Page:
April Reign, the creator of the #OscarsSoWhite hashtag, believes the media is simplifying the very complex issue of lack of representation in film, and is turning it into a “binary black and white issue” amid outrage over the lack of diversity across this year’s Oscar nominees.
“The fact that people use the word boycott … that’s not a word I use, that’s not a word Spike [Lee] or Jada [Pinkett Smith] are using, but that’s a nice little catch word, a flash point for journalists, and it kind of simplifies a very complex issue,” Reign told TheWrap. “I’ve seen many journalists, especially international journalists, that have attempted to simplify this into a binary black and white issue, and it was never that.”
Instead, Reign said that #OscarsSoWhite is not only representative of the lack of African-American actors in film, but other diverse communities as well.
“This is an issue about all diverse communities, not just race but also sexual orientation, and gender and age and the differently abled,” she added. “None of those people are well represented in film right now, and to say this is just about wanting to have Idris Elba nominated for an award is simplistic.”
#OscarsSoWhite began resurfacing on Twitter when the Academy failed to nominate a single person of color for the second year in a row. The outrage over the lack of diversity made stars and filmmakers such as Will Smith and wife Pinkett Smith, Michael Moore and Lee say that they would not attend the ceremony this year.
In response, the Academy of Motion Picture Arts and Sciences announced on Jan. 22 what it referred to as “a sweeping series of substantive changes” to its rules to promote diversity in Academy membership and to double the number of women and diverse members of AMPAS by 2020.
“I think its a good first step, and I am encouraged by the fact that the changes have been made, but there is definitely more work that needs to be done,” said Reign about the proposed changes by the Academy. “The onus is still on Hollywood to create more representative and inclusive films because the Academy can only nominate quality films that are made, so this does not end on Feb. 28 for me or for anyone that is frustrated with the lack of inclusion in film.”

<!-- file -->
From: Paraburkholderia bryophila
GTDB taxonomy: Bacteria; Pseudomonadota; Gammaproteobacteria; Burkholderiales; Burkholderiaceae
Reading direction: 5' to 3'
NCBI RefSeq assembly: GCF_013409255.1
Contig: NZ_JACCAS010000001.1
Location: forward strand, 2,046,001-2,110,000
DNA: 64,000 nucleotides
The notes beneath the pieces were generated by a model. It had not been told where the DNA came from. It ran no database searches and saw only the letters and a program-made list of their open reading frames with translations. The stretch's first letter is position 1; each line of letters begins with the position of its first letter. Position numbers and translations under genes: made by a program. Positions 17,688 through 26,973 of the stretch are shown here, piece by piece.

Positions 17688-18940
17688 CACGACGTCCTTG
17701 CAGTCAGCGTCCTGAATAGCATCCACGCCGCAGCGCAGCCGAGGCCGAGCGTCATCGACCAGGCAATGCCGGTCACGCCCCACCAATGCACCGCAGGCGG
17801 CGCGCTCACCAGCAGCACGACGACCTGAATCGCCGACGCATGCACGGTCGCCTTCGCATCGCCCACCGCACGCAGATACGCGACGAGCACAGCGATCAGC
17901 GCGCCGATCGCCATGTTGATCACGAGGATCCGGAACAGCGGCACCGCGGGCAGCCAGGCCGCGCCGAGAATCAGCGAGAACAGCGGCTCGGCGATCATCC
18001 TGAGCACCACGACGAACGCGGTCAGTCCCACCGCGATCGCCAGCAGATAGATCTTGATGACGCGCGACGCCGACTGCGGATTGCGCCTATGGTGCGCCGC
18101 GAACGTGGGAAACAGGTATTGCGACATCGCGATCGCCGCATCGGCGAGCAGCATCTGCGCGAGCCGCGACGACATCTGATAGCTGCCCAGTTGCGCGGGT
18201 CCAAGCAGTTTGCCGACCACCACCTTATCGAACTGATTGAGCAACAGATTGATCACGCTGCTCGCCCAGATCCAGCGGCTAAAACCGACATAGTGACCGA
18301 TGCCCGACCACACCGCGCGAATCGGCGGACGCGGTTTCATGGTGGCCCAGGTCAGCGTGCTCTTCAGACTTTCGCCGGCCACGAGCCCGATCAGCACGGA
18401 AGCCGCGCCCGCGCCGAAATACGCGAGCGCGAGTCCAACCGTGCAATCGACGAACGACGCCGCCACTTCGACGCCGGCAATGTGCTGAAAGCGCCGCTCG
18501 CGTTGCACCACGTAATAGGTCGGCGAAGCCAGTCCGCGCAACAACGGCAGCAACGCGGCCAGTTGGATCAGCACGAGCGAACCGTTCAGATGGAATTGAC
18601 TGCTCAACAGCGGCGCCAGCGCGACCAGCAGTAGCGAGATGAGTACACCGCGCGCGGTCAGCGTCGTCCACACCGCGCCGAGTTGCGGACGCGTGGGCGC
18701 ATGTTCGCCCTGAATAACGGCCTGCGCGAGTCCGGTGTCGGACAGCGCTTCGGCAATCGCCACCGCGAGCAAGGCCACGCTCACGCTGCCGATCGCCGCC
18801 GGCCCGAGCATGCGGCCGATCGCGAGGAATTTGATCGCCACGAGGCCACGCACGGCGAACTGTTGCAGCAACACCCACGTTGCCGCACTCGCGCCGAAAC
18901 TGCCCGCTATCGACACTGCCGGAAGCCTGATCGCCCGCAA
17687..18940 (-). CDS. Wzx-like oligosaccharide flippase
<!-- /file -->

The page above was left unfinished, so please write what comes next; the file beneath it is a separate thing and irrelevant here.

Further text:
Expanding on that, Reign said that studio heads should operate from a more inclusive standpoint, as they are the ones who green-light films or decide who will be cast in films and “who will tell the stories behind the camera.”
Additionally, Reign said that the issue of lack of diversity extends to multiple platforms in the entertainment business — not just film.
“We also see issues about lack of inclusion in literature and so I think this is a fight that can happen on multifaceted platforms,” she said. “We need to continue to raise awareness and concern about these issues so that my children and their children can have a variety of choices when deciding what entertainment moves them.”
Reign started the hashtag #OscarsSoWhite when the nominees for the 2015 Academy Awards were announced, tweeting, “#OscarsSoWhite they asked to touch my hair.” Since then, especially since the Academy neglected to nominate an actor of color again, she has seen overwhelming support from all over the world, hinting that the issue of diversity is not just limited to the United States.
“I’m very moved and appreciative of all the support that I’ve received worldwide, and that a hashtag has encouraged so many conversations on this issue,” she said. “What we’ve seen is that this is not related only to the United States but also German filmmakers are speaking out about lack of diversity in German films, similar to Brazilian filmmakers … I think it’s a worldwide problem but it’s one that can be surmounted if Hollywood and other filmmakers and studio heads around the world think with a broader perspective about who should be cast to tell stories and who will tell those stories behind the cameras. It really starts on the page and hopefully we will see a move forward.”